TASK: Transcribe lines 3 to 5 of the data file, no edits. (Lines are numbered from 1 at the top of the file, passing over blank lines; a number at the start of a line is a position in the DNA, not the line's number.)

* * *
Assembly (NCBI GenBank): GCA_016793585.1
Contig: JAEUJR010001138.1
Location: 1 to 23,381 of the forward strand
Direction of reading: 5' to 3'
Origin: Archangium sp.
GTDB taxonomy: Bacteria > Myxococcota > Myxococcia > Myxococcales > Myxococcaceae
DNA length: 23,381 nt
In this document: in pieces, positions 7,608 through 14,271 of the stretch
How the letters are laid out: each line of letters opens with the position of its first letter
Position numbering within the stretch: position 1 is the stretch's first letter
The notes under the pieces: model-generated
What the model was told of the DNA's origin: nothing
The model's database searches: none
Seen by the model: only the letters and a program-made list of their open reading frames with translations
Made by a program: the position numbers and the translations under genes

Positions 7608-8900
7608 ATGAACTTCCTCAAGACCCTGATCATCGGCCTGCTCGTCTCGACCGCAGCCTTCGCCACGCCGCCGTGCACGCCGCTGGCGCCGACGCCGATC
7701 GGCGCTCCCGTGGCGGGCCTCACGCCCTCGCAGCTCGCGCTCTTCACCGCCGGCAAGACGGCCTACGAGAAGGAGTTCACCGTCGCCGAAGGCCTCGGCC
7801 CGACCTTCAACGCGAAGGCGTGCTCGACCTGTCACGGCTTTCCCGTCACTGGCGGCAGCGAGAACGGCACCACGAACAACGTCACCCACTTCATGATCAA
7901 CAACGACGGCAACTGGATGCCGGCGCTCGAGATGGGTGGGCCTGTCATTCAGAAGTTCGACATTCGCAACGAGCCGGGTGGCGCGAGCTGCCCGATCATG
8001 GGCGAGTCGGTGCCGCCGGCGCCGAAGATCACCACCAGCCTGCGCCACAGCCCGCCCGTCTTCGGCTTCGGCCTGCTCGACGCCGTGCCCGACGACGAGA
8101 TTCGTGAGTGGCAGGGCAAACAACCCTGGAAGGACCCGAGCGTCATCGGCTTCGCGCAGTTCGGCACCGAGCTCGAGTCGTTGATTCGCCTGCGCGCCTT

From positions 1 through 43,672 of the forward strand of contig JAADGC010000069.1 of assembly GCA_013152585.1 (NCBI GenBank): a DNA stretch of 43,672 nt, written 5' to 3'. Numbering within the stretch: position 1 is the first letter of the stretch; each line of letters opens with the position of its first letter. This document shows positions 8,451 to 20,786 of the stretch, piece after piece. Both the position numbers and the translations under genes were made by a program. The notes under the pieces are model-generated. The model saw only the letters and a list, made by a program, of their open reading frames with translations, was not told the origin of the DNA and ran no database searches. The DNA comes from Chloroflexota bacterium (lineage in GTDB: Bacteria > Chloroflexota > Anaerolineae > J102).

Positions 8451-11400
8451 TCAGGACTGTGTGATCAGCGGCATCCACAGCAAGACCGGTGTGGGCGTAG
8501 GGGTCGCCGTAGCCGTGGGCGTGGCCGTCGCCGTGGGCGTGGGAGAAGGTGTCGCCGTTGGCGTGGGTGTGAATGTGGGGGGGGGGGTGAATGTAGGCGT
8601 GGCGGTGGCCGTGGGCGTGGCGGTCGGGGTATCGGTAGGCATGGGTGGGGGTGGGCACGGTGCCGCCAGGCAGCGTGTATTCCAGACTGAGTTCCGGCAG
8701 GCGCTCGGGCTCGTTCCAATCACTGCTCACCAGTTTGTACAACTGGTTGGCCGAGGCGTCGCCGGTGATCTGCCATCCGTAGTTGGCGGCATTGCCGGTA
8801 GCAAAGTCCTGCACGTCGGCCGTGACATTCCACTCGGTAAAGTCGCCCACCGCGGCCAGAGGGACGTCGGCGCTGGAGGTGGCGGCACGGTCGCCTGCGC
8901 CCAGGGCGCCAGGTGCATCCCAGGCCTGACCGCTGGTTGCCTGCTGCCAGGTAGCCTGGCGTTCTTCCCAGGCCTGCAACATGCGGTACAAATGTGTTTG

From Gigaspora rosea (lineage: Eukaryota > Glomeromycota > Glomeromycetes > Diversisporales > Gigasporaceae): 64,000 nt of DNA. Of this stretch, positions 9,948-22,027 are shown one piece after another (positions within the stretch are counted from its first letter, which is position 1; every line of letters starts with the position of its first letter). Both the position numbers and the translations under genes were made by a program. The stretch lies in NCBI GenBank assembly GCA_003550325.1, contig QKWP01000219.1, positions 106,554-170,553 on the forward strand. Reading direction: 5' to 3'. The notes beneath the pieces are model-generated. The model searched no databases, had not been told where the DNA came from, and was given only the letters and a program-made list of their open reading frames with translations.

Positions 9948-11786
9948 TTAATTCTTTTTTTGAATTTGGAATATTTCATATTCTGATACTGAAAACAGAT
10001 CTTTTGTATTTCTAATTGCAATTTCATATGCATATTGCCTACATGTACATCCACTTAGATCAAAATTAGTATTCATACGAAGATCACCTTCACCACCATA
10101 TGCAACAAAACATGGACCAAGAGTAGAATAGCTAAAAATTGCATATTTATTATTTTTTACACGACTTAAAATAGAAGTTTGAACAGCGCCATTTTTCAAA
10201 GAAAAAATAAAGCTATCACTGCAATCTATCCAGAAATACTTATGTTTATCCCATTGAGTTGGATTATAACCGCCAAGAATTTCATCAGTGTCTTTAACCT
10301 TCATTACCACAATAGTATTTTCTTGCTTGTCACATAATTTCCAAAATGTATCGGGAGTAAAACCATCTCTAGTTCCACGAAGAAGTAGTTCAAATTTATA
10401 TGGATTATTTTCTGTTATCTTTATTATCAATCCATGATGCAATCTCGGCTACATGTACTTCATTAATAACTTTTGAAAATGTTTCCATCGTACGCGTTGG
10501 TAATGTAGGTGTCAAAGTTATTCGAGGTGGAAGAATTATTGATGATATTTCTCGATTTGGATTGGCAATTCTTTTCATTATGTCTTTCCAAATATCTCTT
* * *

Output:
Location: 1 to 23,381 of the forward strand
Direction of reading: 5' to 3'
Origin: Archangium sp.